Last year was great for big-time-gaming stocks such as Wynn Resorts (NASDAQ:WYNN), Las Vegas Sands (NYSE:LVS), and MGM Resorts International (NYSE:MGM). Investors saw continued growth in the world's new gaming mecca, Macau, along with unexpected strength in Vegas. Now, with new markets on the horizon and the carrot stick of online gaming getting closer and closer, the coming year may be just as good if not better than the last.
Wynn Resorts is up nearly 60% over the last 12 months. Las Vegas Sands is just under that, up around 55%. And the previously beleaguered MGM Resorts is up more than 80%. Not a bad run for discretionary stocks during a period of cautious economic recovery.
Leading the charge again in 2013 was Macau. Month after month, analysts saw Macau growth outpace predictions. Total gambling revenue for the region hit $45.2 billion -- near 20% more than 2012's number and beyond all forecasts. For 2014, analysts expect some slowing for the Chinese gambling giant, but it's still pegged at a promising10%. As the credit environment tightens up in the region, Macau may see fewer visitors, but the ones who do come are predicted to stay longer and spend more.
All three companies have a presence on Macau, and wisely so, as it generates seven times the revenue that the Las Vegas Strip does. Wynn is in the midst of building a $4 billion flagship property, while Las Vegas Sands is spending $2.7 billion on the Parisian, and MGM is adding on with the $2.6 billion MGM Cotai.
The area will keep driving growth for the companies in the short term, but new prospective Asian markets could yield another round of rocketship growth in the near future.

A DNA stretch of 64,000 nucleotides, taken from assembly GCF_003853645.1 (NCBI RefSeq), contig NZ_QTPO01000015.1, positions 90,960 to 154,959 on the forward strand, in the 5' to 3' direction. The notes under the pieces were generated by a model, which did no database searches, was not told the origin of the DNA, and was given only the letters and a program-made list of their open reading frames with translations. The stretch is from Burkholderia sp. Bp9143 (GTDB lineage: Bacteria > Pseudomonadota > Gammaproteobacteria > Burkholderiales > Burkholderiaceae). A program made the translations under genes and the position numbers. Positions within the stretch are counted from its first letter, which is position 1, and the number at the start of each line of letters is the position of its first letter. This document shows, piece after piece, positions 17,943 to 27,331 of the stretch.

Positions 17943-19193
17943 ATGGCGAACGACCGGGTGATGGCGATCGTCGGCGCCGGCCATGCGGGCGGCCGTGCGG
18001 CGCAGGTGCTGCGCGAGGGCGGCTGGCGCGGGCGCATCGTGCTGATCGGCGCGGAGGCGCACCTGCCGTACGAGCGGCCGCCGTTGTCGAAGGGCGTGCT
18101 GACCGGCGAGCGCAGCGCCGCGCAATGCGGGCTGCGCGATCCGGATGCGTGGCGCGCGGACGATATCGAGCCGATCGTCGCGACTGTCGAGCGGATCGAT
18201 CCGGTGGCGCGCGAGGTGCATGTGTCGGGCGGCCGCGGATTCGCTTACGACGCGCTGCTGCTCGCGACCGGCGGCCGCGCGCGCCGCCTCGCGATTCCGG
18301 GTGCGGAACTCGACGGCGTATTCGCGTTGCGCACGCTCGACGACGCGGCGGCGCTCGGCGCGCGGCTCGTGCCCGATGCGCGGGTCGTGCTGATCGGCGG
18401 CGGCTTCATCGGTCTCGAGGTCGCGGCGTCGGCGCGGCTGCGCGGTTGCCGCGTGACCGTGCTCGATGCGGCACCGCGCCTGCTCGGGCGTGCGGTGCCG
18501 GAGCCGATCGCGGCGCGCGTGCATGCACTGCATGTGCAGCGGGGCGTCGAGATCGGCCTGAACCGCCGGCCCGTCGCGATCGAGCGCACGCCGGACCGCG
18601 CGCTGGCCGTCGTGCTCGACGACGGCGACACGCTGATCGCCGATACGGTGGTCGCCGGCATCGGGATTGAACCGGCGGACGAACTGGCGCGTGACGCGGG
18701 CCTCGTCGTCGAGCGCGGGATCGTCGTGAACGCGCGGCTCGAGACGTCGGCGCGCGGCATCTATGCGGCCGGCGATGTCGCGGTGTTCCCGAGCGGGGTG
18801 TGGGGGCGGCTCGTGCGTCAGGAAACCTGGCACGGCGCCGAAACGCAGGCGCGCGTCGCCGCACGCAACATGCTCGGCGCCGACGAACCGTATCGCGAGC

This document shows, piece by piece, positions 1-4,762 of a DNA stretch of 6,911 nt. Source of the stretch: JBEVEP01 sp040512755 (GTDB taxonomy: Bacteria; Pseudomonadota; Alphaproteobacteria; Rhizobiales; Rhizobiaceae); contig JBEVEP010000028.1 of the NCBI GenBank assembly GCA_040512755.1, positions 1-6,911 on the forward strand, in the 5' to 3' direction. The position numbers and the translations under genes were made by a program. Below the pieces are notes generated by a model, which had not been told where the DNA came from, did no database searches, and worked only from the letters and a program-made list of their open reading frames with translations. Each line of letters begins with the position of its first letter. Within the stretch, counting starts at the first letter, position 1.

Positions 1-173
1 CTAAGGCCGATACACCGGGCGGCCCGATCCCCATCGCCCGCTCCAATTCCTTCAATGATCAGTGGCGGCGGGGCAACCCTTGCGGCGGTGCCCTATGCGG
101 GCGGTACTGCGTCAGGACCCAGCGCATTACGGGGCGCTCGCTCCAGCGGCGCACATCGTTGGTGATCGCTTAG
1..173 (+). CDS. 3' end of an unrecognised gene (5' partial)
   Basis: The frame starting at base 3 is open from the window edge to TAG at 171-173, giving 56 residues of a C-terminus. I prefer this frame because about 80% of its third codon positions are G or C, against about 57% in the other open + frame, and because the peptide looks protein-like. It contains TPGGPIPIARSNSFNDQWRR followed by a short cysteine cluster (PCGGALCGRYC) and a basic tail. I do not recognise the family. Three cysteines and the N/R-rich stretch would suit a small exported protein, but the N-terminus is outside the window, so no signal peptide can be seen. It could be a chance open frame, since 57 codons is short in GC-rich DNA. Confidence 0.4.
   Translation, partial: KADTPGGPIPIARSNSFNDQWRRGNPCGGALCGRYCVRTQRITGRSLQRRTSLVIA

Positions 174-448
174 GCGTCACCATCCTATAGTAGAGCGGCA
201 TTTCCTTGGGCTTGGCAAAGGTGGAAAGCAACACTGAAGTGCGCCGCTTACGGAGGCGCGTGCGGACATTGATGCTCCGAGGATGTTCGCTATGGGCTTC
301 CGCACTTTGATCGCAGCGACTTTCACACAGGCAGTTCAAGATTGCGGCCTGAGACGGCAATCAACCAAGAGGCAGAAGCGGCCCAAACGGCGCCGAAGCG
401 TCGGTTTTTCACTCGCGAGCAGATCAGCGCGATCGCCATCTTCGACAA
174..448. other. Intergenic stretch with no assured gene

Taiwan and Japan
Matsu is a small island that is actually closer to mainland China than it is Taiwan. The name has gotten quite a bit of press lately as its local and national governments have moved toward legalizing gambling. All three casino companies are waiting for the green light, at which point there will no doubt be a land-grab frenzy (if it already hasn't happened behind closed doors). Given Matsu's proximity to the mainland, the tiny resort area could become just as important as Macau.
Also on the docket is opening the doors to Japan, according to The Wall Street Journal. Long an illegal business, casinos are set to enter the light as Japanese regulators see it as a boost to the country's ambitious growth plans. While there is still much to be determined on the regulatory level, the Journal article put a possible date of 2016 for licensing out casinos in the country.
Though tables and slot machines are currently outlawed, Japan has long enjoyed gambling in the form of races and lotteries. The Journal article put Japanese gambling spending at 30% of the country's total leisure spending.
Either prospect spells more good times for the big three casino operators. Though the stocks are all trading at premiums to their previous levels, the potential for substantial growth may put the value beyond the price.
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